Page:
Native vs. Web
Image Source: Mobile App Testing Blog


Seems that I missed a very good debate. I just read a blog on MoMo London event on HTML5 v.s. Native.

Seems like an eternal debate.

Today in 2012, I am still amazed we still are debating this and have not been able to address this. This is really a ~10 year old debate, still driven by the exact same issues and pros/cons as before — centralized vs. not, cross-platform vs. not, maintainability and fragmentation, code-reusability or not, better user experience vs. not, performance, security, access to device APIs vs. not, thin vs. thick, app discovery, etc. etc. etc.

We can argue the basics are here (HTML5, CSS3 and JS-and-related frameworks), but creating great mobile webapps with great user experiences is today only possible by a few; in other words, is a niche area. (Not even Facebook was able to pull it off, right?).

The day the “common mobile developer” is able to create great mobile webapps with ease, is the day this debate will end.

Today still, “user experience” (driven by network latency, app richness, toolsets, adoption by big brands) is best maximized on mobile native. Today still we have to talk about classes of mobile applications (again driven by network, richness, performance, storage, toolsets, maintainability, security, cost of one vs. other, etc) — then decide what is better suited — native vs. web on mobile.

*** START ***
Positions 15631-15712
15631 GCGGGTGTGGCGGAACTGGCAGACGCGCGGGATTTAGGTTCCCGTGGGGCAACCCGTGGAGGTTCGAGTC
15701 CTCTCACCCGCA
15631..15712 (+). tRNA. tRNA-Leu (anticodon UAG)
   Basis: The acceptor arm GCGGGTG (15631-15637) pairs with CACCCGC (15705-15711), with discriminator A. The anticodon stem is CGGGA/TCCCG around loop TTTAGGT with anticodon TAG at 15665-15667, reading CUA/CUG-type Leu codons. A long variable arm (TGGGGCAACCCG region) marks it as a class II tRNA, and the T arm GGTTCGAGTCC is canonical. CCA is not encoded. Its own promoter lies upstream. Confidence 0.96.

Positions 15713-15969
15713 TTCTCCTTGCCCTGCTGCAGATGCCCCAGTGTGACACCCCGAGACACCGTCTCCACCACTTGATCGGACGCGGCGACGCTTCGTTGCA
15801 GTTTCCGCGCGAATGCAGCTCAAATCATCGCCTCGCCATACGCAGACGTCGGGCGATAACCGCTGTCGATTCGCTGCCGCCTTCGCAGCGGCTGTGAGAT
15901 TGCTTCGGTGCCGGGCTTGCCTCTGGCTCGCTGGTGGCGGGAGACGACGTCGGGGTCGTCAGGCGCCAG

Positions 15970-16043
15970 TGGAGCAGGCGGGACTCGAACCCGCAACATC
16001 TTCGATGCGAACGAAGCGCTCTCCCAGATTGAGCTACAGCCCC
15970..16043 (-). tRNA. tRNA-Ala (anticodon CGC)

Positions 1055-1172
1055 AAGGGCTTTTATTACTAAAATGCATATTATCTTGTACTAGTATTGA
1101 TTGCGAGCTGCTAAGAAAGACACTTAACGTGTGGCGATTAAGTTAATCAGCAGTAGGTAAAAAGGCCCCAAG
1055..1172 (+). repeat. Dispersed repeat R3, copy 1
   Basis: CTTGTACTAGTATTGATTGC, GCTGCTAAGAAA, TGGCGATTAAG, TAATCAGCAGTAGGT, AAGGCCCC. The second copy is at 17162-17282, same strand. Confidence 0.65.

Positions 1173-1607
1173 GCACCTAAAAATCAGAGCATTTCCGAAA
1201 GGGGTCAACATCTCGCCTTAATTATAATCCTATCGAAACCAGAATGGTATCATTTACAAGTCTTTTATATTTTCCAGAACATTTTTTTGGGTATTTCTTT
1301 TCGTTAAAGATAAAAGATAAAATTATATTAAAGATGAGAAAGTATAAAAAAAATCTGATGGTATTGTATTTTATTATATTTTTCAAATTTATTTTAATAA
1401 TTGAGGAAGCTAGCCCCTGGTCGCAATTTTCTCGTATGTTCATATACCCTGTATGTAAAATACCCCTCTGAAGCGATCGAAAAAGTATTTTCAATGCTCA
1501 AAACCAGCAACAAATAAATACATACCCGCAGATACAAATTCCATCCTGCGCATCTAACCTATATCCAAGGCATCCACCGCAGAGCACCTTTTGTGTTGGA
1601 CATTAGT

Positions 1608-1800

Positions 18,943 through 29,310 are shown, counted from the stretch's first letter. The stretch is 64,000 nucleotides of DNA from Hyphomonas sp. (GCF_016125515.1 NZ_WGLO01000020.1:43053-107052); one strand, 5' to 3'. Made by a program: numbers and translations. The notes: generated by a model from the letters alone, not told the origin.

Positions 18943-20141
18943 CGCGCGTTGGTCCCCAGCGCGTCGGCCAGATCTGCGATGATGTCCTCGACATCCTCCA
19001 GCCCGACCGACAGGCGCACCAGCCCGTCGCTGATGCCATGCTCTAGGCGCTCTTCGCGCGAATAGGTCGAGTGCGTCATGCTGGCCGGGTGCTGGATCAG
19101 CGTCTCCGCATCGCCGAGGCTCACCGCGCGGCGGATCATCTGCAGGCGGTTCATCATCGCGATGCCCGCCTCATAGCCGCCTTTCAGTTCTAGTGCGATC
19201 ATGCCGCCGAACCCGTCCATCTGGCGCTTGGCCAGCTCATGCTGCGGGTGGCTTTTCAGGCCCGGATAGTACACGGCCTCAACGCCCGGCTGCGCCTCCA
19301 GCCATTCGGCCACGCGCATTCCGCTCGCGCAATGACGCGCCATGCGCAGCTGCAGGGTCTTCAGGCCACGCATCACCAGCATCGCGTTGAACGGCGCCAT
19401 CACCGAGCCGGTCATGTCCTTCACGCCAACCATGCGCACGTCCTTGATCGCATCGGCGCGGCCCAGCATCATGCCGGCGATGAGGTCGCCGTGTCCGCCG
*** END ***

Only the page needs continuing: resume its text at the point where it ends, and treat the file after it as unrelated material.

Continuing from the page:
How much longer will it take settle out this debate? 3 years? 5 years? 10 years? Right now I say around five years — I wish I am wrong. But does it really matter?

In the meantime, successful mobile developers redefine the meaning of “full stack developers”; successful mobile developers must be “End-to-end, Cross-platform, Full Stack Developers” — this is a lot of complex ground to cover.

Related to this see “The biggest mistake we made as a company was not investing enough on native.” — Zuckerberg (2012).

ceo

Tagged on:             

One thought on “The Eternal Debate — MoMo London Event on HTML5 v.s. Native (Sept 2012)

  • October 8, 2012 at 4:26 pm
    Permalink

    To make an efficient Web app you have to code everything in Javascript/DOM and not do any page loads at all, except the first one of course. All data retrieval needs to be done via HTTP requests, typically via GET/POST with JSON-encoded data for efficiency, and rather simple scripts on the server side for accessing the shared database.

    Even so, a lot of phone functionality is not available to a Web app. A “wrapper” app can solve that, that opens a WebView (and similar) that calls methods that hook up to the system. Kind of how PhoneGap works.

    Right now I’m building content in HTML5, and if the customer so desires wrap it in native apps. We are of course not talking 3D games here (or thereabouts) but information and interaction via forms etc.

Comments are closed.